Indirect potable reuse can be returned into a natural water system, such as a groundwater aquifer, to treat the water for human consumption.

It is used in projects such as the Queensland Government-owned Western Corridor Recycled Water Project, which is followed by treatment processes such as microfiltration, reverse osmosis and advanced oxidation.

No Australian urban water supply uses direct potable reuse to treat its sewage – but the option was investigated further in a study by the Australian Academy of Technological Sciences and Engineering. Its review of existing Australian legislation and frameworks found a well-designed and operated direct potable reuse project could be used as a water resource management option.

Ian Wright, Senior Lecturer in Environmental Science at Western Sydney University, says Perth is sourcing more of its supplies from groundwater replenishment.

“Perth and Adelaide are really water stressed and I think they’re a good example for us in the east – Sydney, Brisbane and Melbourne in particular.”

“South Australia had to rely on flows down the Murray, which got really unreliable in the Millennium drought, while both Melbourne, Sydney and south-east Queensland had desalination ready to flick the switch.

“Perth does too – but they realised there’s a lot less salt in sewage. You can actually treat that and I honestly think that’s the answer.”

Ian says desalination is probably more expensive because of the energy, membranes and chemical engineering required. He adds that extracting that fresh water from salty is hard work.

“With the shortage of electricity we face now, that’s one of its biggest drawbacks.”

The Water Corporation spokesperson says its Southern Desalination Plant, which produces up to 100 billion litres of water each year, uses energy recovery devices to capture the hydraulic energy from the high pressure reject stream of the seawater reverse osmosis process. They said these devices transfer this energy to low-pressure feedwater, which reduces the overall amount of energy required in membrane desalination by up to 60 per cent.

A group of school children tour the Groundwater Replenishment Scheme in Craigie, Perth.


Briony believes that there is no single answer when it comes to selecting from a host of recycled water technologies, but the key is building climate resilient systems.

She says desalination is suitable for handling larger volumes of rainfall-independent water and more sustainable when supported by renewable energy. Lower energy technologies such as recycled stormwater can be useful for environments where there are catchments available and hard surfaces for the stormwater to run off and collect.   

Ian says it’s important to adapt to future climate change coming our way. He says the Western Treatment Plant in Melbourne is a good example of this.

He says there is also potential for Melbourne Water Western Treatment Plant to be used further for non-potable reuse and indirect potable reuse with careful treatment – meaning it would be a drinkable water source.


Ian says reverse osmosis is one of the new and emerging technologies for sewage. Reverse osmosis is used to remove contaminants from water by pushing this water under pressure through a semi-permeable membrane.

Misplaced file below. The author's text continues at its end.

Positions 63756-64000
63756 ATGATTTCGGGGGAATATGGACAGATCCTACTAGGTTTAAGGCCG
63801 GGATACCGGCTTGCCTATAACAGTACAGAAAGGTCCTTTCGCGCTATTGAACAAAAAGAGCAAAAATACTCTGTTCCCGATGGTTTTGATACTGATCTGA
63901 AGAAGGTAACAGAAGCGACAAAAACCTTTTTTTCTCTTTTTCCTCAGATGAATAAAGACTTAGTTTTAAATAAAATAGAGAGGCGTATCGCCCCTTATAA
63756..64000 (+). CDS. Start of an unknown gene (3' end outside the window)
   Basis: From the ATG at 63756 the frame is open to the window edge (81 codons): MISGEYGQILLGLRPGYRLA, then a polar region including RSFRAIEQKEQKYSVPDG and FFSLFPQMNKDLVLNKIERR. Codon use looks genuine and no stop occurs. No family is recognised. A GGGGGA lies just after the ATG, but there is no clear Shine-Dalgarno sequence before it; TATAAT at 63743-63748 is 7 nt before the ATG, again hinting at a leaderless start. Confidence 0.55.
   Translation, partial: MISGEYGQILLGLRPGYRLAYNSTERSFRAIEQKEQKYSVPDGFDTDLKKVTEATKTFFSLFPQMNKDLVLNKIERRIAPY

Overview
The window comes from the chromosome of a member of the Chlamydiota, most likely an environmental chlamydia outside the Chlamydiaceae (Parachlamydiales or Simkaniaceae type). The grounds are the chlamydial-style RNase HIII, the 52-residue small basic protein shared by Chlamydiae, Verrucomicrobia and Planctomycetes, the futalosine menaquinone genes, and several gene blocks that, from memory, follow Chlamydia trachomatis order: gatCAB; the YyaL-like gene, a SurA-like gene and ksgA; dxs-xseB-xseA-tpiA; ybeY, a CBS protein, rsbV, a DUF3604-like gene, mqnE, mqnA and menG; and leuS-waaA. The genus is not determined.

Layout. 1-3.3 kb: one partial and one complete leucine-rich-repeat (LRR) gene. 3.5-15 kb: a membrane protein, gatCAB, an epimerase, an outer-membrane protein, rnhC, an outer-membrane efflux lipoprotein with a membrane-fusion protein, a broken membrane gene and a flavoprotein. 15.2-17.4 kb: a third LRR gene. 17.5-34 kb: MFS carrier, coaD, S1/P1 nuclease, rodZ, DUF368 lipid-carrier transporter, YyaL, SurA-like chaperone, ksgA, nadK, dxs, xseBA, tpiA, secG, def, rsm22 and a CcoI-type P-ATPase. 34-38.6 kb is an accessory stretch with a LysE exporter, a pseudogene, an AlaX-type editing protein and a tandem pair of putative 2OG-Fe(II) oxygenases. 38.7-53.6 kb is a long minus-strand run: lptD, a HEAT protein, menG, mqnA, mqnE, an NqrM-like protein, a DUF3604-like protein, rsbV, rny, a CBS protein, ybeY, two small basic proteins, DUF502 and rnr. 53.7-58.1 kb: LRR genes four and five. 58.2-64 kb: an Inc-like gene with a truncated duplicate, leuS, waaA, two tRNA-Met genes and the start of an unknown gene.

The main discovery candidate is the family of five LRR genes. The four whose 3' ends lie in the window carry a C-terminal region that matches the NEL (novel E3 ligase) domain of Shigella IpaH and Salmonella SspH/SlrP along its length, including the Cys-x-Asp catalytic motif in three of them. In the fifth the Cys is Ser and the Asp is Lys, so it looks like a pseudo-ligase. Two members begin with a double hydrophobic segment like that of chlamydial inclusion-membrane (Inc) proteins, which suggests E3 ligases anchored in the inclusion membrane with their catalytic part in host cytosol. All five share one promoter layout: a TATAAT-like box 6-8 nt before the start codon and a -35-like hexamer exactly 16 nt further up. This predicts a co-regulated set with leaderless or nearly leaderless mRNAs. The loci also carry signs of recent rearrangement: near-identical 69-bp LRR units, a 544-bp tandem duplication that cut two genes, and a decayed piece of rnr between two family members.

“The old treatment for sewage still had high nutrients in it, but it took a lot of the biological oxygen demand so you didn’t get that unhygienic effluent.

“Now we’ve moved to advanced water treatment with reverse osmosis as the last step and that is the future,” he says, adding that he predicts huge investment in this area.

Ian says Perth has been the leader in recycled water, relying heavily on desalination and groundwater for its water supply.

Perth diversified its water supply, with desalination and groundwater extraction providing about 90 per cent of the city’s water supplies. About 10 per cent of Perth’s sewage is recycled via advanced treatment and replenishment into groundwater supplies.

The Water Corporation spokesperson says works on an Australian first-of-its-kind groundwater replenishment scheme in Perth’s northern suburb of Craigie was completed last year.

It has the capacity to recharge up to 14 billion litres of drinking quality water to Perth’s aquifers.

“Work on the Stage 2 expansion of the scheme is under way, which will see the scheme’s capacity doubled to be able to recharge up to 28 billion litres of water each year,” the spokesperson adds.

By 2060, groundwater replenishment could supply up to 20 per cent of Perth’s drinking water, or around 115 billion litres each year.


Ian says longstanding concerns about drinking recycled sewage can be allayed, as many dangerous waterborne diseases, such as cholera, are incredibly rare in Australia.

“Investment in advanced water treatment is in the millions and there is quite a lot of discomfort in the wastewater industry about a lot of governments going for desalination when it is likely more efficient to turn sewage into a useful product, rather than desalinate water,” he says.

“Brisbane, Melbourne, Sydney and Canberra have a fair bit of water in their storages, but in many ways we’ve become complacent. We’ve got populations expanding whether we like it or not, yet there is huge concern we might have less rainfall and runoff under climate change.

“Nobody has suffered like Perth – they have suffered progressively over 50 years. Their inflow to their surface storages have dropped every decade since 1974.”

He says recycled water offers a reliable alternative to Australia’s water needs, as sewage flow is predictable when compared to rainfall.

Briony highlights direct potable and indirect potable reuse are already happening in cities around the globe, including in Singapore. She adds that the technology to support recycled drinking water is already well established, it is now a matter of encouraging more community dialogue in Australia. In her research, the community has shown an interest in pursuing recycled water.

She says drinking recycled water could be part of a portfolio of options for cities in the future.

“Climate change is leading to lower overall rainfall and extended periods of drought, not only impacting on our water storages, but drying the catchments so that when it does rain, less water ends up running off into the dams.

“From a flooding perspective, when it does rain it will come in more intense, shorter periods, so drainage infrastructure will come under greater pressure from flash flooding.”

Ultimately, it’s about a shared vision, she says, with organisations and the community unified by a common direction and commitment to action for improving our climate resilience and city liveability through water innovations.